The Use of Statistics in Business Forecasting
By LEWIS H. HANEY and FREDERICK C. REICH
This chapter attempts the difficult and perhaps impossible feat of presenting in brief form a practical discussion of the statistical methods most useful in business forecasting, without discussing the general elements of statistics. It will be dry and difficult reading for one who is not interested in the practical work of the forecaster. It will, in part, seem unduly simple to the experienced statistician. The practical forecaster, however, will find of real interest several points based on the authors' experience. The student, under the guidance of his teacher (who may well suggest exercises to illustrate the main points touched upon), will find it essential to an understanding of business forecasting to gain an accurate conception of "relatives," "seasonal variation," "long-time trend," "correlation," and other expressions. This is the reason for presenting such a long, and at points difficult, chapter so early in the book. For the most part, numerical illustrations and technical demonstrations have been relegated to an Appendix, which should be consulted by those interested.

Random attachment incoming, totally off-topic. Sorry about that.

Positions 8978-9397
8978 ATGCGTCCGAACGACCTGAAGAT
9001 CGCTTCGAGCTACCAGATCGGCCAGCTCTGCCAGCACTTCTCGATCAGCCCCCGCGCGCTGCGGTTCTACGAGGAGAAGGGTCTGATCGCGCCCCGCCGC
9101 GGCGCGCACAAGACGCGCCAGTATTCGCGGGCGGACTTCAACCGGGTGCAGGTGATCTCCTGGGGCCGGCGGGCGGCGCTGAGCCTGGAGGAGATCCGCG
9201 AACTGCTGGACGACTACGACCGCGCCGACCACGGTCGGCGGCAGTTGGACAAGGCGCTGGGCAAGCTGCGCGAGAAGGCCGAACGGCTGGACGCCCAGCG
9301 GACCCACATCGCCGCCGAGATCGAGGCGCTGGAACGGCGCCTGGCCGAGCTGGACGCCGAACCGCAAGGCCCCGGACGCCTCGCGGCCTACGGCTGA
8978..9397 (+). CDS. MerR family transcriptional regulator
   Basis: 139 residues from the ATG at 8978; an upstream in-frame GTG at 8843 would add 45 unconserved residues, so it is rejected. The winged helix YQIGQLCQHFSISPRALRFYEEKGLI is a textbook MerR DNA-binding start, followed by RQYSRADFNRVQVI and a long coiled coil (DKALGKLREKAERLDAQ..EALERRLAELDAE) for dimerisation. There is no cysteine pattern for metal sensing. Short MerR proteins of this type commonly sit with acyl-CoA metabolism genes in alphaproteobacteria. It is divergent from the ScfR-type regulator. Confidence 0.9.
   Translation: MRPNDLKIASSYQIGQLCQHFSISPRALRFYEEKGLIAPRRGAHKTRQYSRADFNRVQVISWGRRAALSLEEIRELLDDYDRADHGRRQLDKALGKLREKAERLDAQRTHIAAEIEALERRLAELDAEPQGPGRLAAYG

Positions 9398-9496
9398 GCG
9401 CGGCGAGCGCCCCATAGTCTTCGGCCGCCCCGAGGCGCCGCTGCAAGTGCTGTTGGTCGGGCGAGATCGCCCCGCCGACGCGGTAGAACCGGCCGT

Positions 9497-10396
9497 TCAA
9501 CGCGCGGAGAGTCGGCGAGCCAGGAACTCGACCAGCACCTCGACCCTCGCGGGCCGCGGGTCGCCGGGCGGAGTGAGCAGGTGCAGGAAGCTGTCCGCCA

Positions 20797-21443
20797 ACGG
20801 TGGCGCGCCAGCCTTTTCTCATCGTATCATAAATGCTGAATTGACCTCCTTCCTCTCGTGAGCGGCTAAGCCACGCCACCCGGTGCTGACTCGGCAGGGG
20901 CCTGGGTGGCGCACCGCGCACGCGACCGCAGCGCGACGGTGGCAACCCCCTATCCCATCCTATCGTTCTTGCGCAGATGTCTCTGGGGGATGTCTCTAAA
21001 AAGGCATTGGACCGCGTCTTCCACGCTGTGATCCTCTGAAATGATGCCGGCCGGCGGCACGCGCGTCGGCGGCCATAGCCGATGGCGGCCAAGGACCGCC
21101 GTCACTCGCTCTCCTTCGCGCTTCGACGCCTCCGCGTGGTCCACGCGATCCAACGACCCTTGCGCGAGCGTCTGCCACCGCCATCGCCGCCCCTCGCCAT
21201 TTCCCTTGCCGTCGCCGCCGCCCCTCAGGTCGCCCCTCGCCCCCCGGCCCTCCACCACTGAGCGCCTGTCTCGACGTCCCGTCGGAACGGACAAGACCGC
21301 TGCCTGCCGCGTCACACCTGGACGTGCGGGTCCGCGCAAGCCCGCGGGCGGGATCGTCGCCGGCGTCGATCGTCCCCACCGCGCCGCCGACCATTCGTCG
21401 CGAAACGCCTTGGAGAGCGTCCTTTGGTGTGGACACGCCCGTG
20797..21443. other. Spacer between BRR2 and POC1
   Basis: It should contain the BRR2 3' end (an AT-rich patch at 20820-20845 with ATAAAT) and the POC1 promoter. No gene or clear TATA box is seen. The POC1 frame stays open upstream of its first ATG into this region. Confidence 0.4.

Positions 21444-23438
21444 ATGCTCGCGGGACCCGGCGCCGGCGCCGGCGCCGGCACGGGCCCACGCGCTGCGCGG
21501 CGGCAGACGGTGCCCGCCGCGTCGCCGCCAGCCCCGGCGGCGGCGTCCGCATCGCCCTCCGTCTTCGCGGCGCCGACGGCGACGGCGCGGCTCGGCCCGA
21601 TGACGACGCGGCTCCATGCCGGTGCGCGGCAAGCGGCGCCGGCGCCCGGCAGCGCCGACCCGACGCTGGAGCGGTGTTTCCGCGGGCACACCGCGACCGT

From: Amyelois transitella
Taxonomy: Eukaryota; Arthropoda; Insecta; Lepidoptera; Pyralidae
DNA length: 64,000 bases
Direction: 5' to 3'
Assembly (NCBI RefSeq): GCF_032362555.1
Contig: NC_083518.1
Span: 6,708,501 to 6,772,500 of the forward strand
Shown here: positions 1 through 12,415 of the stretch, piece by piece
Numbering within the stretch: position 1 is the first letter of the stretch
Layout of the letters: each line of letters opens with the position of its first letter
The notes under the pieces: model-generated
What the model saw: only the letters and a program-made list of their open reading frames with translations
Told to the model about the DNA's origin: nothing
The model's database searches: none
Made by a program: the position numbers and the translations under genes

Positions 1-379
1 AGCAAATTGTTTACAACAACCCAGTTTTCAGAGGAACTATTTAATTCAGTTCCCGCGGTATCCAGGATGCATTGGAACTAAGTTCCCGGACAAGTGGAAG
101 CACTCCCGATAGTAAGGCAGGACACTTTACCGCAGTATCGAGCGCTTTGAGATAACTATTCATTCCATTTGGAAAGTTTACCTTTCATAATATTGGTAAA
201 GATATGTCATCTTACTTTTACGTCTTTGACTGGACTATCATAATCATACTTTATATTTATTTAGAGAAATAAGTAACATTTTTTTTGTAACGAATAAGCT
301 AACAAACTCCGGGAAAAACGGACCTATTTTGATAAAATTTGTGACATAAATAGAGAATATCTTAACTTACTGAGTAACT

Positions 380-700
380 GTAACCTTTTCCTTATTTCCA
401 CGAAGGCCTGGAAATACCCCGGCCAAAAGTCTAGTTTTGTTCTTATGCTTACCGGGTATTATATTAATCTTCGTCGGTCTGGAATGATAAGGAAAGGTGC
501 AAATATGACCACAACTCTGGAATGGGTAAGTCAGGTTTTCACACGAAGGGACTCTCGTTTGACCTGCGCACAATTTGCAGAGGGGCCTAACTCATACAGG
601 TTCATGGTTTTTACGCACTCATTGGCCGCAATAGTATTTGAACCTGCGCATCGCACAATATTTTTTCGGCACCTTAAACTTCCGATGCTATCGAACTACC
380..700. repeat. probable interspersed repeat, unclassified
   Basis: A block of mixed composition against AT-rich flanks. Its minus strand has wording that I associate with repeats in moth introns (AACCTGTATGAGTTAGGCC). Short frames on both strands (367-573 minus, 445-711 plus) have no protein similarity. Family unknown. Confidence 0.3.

Forecasting deals chiefly with "time series," that is, statistics showing trends from month to month or other periods of time. Upon methods used in handling these series largely depends the success of the forecaster.
Few statistical series are considered by themselves; rather one series is compared with others, usually interrelated, in order that significant relationships may be brought out, either as sequences or as maladjustments. To attain this objective